Crude oil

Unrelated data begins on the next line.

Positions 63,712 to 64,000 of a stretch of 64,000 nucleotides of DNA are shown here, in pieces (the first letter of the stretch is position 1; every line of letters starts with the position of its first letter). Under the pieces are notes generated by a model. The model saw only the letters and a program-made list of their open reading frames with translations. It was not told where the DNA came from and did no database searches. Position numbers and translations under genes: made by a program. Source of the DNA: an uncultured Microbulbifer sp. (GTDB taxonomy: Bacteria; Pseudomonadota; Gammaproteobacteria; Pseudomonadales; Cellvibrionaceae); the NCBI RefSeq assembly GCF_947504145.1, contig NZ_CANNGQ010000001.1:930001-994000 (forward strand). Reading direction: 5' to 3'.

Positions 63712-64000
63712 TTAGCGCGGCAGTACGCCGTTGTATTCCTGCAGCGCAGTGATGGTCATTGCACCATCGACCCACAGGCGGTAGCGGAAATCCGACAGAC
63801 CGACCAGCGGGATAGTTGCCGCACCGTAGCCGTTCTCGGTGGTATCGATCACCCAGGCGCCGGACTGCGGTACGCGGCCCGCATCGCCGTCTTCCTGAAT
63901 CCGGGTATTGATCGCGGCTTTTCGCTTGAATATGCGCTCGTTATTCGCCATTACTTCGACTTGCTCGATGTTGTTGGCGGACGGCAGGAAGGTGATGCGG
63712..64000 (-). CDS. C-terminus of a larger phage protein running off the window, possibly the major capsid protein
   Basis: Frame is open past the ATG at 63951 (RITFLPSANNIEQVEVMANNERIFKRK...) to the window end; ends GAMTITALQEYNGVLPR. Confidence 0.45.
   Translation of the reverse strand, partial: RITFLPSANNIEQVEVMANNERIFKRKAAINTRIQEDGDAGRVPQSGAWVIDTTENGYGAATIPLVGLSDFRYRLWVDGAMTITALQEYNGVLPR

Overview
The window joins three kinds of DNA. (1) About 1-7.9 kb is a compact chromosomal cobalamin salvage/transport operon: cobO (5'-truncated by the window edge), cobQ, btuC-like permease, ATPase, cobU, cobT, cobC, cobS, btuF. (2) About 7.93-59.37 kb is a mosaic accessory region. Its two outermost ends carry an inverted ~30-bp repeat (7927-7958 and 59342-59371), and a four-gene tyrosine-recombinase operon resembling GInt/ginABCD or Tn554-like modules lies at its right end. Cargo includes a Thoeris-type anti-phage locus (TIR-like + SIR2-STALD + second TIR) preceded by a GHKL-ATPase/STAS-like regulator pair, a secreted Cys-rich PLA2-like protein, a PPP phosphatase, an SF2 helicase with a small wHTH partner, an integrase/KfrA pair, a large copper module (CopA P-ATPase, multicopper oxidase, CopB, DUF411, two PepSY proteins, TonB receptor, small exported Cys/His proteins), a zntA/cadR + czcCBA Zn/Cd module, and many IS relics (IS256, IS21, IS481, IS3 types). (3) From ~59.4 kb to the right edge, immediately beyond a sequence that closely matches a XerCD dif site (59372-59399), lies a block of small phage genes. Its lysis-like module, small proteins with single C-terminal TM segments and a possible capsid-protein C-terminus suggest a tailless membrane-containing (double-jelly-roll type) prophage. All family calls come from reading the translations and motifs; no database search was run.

WTI crude futures slipped for a second session to trade near $120 per barrel on Friday, as investors weighed the demand outlook after Shanghai reimposed fresh lockdowns in parts of the city and announced a round of mass testing for millions of its residents this weekend. This countered signs of solid fuel demand in the US amid the peak summer driving season, with US gasoline stockpiles at the lowest seasonal level since 2014. Meanwhile, the US oil benchmark is still set for a seventh straight weekly advance and hovers near multi-year highs as a tight global supply continues to support prices. Last week, OPEC+ agreed to accelerate output increases over the next two months to tame runaway fuel prices and slow inflation. However, OPEC warned that most of its members are “maxed out” on crude production and analysts considered the move hardly enough to compensate for lost Russian supply, with the EU working toward a ban on Russian crude imports. Historically, Crude oil reached an all time high of 147.27 in July of 2008. The West Texas Intermediate (WTI) benchmark for US crude is the world’s most actively traded commodity. Crude Oil prices displayed in Trading Economics are based on over-the-counter (OTC) and contract for difference (CFD) financial instruments. Our market prices are intended to provide you with a reference only, rather than as a basis for making trading decisions. Trading Economics does not verify any data and disclaims any obligation to do so.

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